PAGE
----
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Quote & Analysis: Fultz Getting Rhythm Back, John Lewis Documentary & More

Josh Cohen
Digital News Manager

QUOTE: “It felt great to just be around the guys again. I think that was the biggest part, just seeing those guys and being able to interact with them. As far as practice today, it was a pretty light day. But, for me it’s just building up everything, just getting my rhythm back and pace back, conditioning and everything.” - Markelle Fultz after participating in first practice with Magic at Disney campus on Friday

ANALYSIS: Fultz was one of the NBA’s most improved players before the hiatus with averages of 12.1 points, 3.3 rebounds and 5.2 assists. Playing in all but one of Orlando’s games – and that absence was simply due to a stomach virus – was encouraging as well considering in his first two seasons in the league he played in a combined 33 games. Becoming a better outside shooter will be key for the 22-year-old and former No. 1 overall draft pick. He made 30 of his 118 attempts from beyond the arc this season before the league’s shutdown. Fultz will get some more practice time before he appears in a game as Steve Clifford said he will not play in the Magic’s first scrimmage game against the Clippers.

QUOTE: “It was amazing. It was pretty inspiring. Obviously, I’ve heard of John Lewis before, but to see actually the ins and outs of what he was doing and what he was able to overcome and the accomplishments that he had, which is truly amazing. I never knew the real impact he had on the civil rights movement and what he went through and had to endure. To still be able to overcome that with a non-violence approach is pretty amazing.” – Michael Carter-Williams on the John Lewis documentary he watched alongside his teammates before Tuesday’s practice

ANALYSIS: The Magic continue to honor the life of John Lewis, an American hero who died late last week. Lewis was someone who dedicated his life to change and racial equity. Clifford said all the players were locked in while watching the documentary, “John Lewis: Good Trouble,” and were really inspired by the civil rights icon’s courage, resilience, passion and determination.

QUOTE: “It’s going to be awkward for sure. We’re going to have to find the energy really from within and get the motivation and all that. Once we get into the game, we won’t be paying attention to it. I would say the biggest difference, though, is that whoever is on the bench is going to have to be really into the game and really vocalize a lot of stuff because we need to get that energy from somewhere.” – Evan Fournier on what he expects it to be like playing without fans in attendance

ANALYSIS: NBA players are obviously used to playing in front of thousands of fans every time they step onto the floor, so inevitably it’s going to feel a little different when games begin at Disney. Expect, however, that initial awkwardness to dissipate, and maybe even evaporate, by the time the seeding games tip off. Not only will the scrimmages help players improve their physical conditioning and sharpen up their chemistry with teammates, it will also allow them to get comfortable playing in a relatively quieter setting.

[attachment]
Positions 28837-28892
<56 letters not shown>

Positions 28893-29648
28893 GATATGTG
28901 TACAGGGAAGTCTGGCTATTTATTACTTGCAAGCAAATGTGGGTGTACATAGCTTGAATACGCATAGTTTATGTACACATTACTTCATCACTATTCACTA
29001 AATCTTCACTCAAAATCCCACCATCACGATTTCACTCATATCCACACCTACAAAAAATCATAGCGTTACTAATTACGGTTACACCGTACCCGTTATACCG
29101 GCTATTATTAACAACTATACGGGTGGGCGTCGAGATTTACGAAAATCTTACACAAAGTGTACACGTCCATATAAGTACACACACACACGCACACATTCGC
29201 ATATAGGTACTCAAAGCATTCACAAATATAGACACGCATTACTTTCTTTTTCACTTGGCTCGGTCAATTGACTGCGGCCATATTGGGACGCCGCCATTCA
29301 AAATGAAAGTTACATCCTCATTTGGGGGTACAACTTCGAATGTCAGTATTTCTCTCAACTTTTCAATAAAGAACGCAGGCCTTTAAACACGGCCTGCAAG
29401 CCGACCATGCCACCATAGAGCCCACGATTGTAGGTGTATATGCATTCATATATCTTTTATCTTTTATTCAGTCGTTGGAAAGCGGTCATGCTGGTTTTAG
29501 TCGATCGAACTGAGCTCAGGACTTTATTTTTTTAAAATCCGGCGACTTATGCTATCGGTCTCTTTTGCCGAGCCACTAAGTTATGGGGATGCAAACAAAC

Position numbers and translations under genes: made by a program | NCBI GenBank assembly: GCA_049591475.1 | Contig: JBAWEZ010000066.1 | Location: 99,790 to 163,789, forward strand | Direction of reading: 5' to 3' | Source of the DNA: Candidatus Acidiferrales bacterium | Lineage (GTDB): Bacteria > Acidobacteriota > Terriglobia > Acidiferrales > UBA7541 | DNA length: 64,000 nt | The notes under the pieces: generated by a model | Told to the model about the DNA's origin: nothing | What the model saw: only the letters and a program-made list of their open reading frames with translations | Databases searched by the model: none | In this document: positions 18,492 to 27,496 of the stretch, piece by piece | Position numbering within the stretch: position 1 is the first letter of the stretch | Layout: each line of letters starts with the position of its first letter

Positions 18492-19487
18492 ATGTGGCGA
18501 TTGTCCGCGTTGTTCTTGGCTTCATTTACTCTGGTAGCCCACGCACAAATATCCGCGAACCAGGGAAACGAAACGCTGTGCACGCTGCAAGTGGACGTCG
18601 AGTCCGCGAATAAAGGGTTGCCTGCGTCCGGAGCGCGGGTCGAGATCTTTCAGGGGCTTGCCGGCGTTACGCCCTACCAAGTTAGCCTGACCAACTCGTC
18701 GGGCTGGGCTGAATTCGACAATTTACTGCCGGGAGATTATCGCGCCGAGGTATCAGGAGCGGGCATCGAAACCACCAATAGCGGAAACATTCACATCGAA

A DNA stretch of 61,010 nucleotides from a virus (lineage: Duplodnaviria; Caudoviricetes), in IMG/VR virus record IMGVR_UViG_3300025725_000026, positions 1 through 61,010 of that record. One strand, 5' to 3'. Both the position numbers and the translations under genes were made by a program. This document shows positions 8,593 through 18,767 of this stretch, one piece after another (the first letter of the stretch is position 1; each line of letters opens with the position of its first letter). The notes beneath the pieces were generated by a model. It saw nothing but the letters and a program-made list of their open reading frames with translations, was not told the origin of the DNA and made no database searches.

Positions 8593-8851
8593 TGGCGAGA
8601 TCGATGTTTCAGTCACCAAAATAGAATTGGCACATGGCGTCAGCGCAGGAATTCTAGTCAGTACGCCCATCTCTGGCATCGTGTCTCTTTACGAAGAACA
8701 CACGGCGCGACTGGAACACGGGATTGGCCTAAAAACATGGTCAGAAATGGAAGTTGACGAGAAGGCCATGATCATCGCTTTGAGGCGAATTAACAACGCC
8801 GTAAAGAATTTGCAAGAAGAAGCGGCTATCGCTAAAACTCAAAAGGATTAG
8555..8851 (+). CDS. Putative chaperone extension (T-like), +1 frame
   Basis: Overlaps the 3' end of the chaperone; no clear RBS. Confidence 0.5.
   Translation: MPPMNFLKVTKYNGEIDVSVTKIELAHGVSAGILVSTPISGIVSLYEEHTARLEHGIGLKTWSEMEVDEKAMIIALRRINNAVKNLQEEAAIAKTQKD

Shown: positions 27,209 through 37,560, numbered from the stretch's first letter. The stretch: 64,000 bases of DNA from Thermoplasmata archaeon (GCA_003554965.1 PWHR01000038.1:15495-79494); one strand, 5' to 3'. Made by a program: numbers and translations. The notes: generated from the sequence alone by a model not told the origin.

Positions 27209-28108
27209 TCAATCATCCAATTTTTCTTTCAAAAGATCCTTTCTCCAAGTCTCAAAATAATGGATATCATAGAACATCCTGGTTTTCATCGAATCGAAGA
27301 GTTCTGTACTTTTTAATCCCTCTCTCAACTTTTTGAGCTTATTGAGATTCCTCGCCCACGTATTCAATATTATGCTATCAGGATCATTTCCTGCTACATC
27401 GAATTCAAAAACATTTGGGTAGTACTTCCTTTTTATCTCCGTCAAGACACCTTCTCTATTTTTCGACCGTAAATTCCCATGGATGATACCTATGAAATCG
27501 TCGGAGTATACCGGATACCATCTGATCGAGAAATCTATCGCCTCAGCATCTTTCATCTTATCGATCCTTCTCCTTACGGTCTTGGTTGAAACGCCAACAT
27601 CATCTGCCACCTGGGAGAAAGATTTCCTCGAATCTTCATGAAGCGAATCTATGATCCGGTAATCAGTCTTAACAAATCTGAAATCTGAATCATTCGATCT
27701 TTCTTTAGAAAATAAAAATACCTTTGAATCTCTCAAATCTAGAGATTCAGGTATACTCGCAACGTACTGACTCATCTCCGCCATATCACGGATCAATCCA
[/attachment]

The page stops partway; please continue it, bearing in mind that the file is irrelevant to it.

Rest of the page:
QUOTE: “It’s very important. I missed out on (last year’s) summer league. Just every day in practice just taking it day by day. Just getting better and focusing, and taking advantage of the opportunity I have in front of me, and just being ready when my time comes.” – Melvin Frazier Jr. on using the restart to polish up his skills and contribute when his number is called

ANALYSIS: Frazier, the Magic’s second round draft pick in 2018, has toggled back and forth between Orlando and Lakeland in his first two seasons. In the G League, he was very efficient, making 50.5 percent of his field goal attempts. The knock on him coming into the NBA was his outside jumper, which he continues to work extensively on. The 6-foot-5, 215-pounder took 97 threes with Lakeland this season, drilling 32 of them (33 percent). He also made four of his seven 3-point tries with the parent club before the hiatus.

QUOTE: “I’m pretty much just shooting, taking a lot of shots. Trying to make sure that my rhythm gets going on its own. Can’t really rush things like this. Just have to make sure you’re taking a lot of shots, especially right now. It’s taking us a little bit to get back into a rhythm. But we are doing well, so as long I’m getting up a ton of shots a day I will find my rhythm quick.” – Terrence Ross on his hot shooting after the All-Star break and what he’s doing to stay hot when season resumes

ANALYSIS: Not many players in the entire league were playing better than Ross when the league had to shut down due to the pandemic. After All-Star Weekend, the 6-foot-6 29-year-old averaged 22.2 points on 48.7 percent overall shooting and 50.6 percent 3-point shooting. Ross, now in his eighth year in the NBA, would have probably made over 200 3-pointers without starting in a single game for the second straight season if not for the hiatus. The Magic are going to need Ross to pick up where he left off if they hope to eclipse the Nets for the No. 7 seed and then be competitive against whoever they match up with in the first round of the playoffs.